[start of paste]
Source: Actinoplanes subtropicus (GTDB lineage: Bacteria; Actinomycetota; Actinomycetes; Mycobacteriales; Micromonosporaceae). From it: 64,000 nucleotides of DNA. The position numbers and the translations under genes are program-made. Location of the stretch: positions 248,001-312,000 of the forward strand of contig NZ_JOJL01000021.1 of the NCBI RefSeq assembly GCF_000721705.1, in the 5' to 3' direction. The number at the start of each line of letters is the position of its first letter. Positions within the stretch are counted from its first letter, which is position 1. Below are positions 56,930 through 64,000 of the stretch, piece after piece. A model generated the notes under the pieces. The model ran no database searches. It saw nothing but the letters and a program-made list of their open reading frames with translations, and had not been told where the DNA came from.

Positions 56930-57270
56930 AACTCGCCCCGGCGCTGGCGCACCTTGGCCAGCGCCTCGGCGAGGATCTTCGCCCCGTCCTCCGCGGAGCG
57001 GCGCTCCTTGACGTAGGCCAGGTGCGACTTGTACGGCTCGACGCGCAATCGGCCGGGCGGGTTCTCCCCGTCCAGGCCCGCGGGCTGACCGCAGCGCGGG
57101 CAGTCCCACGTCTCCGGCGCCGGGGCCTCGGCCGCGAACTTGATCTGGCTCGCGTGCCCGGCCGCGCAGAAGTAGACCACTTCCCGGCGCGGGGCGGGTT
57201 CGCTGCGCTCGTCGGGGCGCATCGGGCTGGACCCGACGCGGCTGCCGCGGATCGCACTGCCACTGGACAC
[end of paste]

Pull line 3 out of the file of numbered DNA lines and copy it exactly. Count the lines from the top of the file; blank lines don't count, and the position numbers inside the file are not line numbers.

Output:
56930 AACTCGCCCCGGCGCTGGCGCACCTTGGCCAGCGCCTCGGCGAGGATCTTCGCCCCGTCCTCCGCGGAGCG